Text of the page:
8) Apply a correct damping circuits to DS, otherhow by a kilogram of mosfets top shift it every 15 minutes.
9) Apply a correct gate measures to prevent an oscillation. If it starts, see for trash bin and new order of components.
10) Apply a rather too large security time gaps between gates than too small, other-how together with mosfets You are going to buy a new power substation for all Your street-bloke.
11) Apply a topology for Vcc cap bank giving extra tiny parasythic inductance. Otherhow illustrative V=di/dt gives 50Amp/10 nsec =5 Gigavolts, what for sure will kill all semiconductors around and not only that. Thus make a thumb-rule - everywhere bifillary sandwich lines, everywhere as short as possible (even 1 cm is too large), the best is double-plate type constructive. Secure the cap bank with high frequency smaller caps straigh on the FET D-gnd feets. Even one milimeter here has importance. Often 0,01...0,1 mkF is enough here, most cases.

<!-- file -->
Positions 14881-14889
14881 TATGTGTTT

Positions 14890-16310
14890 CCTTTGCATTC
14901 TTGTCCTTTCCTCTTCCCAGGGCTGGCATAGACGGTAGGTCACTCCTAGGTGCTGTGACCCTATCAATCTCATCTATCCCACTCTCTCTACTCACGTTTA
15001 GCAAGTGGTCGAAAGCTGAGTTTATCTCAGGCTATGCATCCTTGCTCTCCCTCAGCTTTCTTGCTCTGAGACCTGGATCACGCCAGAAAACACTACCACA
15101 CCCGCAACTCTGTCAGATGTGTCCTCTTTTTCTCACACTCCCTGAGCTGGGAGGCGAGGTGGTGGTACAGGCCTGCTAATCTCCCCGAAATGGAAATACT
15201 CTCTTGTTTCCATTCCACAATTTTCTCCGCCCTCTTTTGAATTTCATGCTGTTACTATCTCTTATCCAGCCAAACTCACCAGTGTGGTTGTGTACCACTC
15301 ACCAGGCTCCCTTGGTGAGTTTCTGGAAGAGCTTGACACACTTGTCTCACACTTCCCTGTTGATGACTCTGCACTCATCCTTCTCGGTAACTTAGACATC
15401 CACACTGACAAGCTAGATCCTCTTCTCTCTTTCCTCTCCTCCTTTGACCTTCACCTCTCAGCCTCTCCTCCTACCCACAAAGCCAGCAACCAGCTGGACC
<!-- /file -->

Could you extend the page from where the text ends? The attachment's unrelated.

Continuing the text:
12) Apply a best available solutions for overcurrent detection and flash-speed security shutdown in case of primary overcurrent, primary throughput current, thermal of FET, output voltage, output current, shortcome in output etc security circuits, as well the phase to output security system. Without of that all You may play with 10 Watts, but not 1 kW. Existance of one security circuit not means that other one may forget.
13) Think three times (three!) about how to dislock the EMI effects on gate and gate drivers/controller. If not, then don`t be surprised. You have large di/dt source just there where milivolts of signal loop is processed. It shall not pardon the any inaccuracy in ecraning/briding/ground-loops etc.